Policing and Prosecution in Britain, 1750-1850
Available in the Osgoode Hall Law School Library
Until recently, English law was distinctive because it provided for the police, rather than public prosecutors, to prosecute the accused. The 1986 creation of the Crown Prosecution Service changed the old system which had evolved over two centuries. Here, Hay and Snyder show how that old system emerged, and explore its place in state power, class relations, and constitutional theory. They examine the origins of police prosecutorial power, its social significance and features, and its evolution in comparison with policing in Scotland and Ireland.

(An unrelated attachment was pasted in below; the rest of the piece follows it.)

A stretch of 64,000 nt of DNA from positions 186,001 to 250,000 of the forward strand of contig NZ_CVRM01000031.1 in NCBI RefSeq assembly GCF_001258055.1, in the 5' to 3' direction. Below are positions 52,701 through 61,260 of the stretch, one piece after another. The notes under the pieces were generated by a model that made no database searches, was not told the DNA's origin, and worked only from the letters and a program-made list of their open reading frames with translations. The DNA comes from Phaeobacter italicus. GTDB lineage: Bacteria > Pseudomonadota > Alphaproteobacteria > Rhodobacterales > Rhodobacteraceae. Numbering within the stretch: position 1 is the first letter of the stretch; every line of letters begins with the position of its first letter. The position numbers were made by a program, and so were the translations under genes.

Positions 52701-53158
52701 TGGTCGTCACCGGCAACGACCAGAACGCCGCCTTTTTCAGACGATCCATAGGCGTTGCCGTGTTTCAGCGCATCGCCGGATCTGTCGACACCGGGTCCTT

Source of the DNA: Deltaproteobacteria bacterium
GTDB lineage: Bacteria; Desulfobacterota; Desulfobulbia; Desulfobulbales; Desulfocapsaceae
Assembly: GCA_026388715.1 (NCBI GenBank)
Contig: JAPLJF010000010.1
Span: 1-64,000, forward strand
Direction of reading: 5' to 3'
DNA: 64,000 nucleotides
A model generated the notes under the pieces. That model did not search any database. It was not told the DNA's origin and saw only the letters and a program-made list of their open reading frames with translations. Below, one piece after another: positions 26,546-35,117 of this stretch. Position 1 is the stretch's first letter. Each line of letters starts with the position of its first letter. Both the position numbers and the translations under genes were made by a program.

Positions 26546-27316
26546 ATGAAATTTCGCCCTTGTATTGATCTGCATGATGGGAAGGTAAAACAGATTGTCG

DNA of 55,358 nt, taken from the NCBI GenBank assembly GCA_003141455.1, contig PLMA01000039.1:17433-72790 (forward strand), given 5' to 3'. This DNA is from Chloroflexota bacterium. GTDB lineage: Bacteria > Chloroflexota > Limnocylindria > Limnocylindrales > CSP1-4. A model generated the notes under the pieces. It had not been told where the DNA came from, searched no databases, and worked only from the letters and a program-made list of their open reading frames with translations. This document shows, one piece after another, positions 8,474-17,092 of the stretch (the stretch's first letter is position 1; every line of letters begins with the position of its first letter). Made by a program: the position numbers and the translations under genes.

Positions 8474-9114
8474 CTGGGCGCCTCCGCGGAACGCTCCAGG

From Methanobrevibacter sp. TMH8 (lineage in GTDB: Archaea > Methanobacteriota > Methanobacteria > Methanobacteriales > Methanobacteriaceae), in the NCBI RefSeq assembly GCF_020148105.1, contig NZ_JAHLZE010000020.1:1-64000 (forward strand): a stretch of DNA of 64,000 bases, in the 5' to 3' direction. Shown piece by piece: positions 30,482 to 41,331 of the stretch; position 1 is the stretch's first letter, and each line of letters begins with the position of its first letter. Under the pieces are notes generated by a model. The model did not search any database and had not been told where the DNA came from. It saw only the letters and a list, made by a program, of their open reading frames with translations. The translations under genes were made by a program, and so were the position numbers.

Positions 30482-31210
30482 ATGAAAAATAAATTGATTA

Oxford, United Kingdom
Police--History--18th century; Police--History--19th century; Prosecution--History--18th century; Prosecution--History--19th century; Great Britain
Hay, C. Douglas and Snyder, Francis G., "Policing and Prosecution in Britain, 1750-1850" (1989). Books. 32.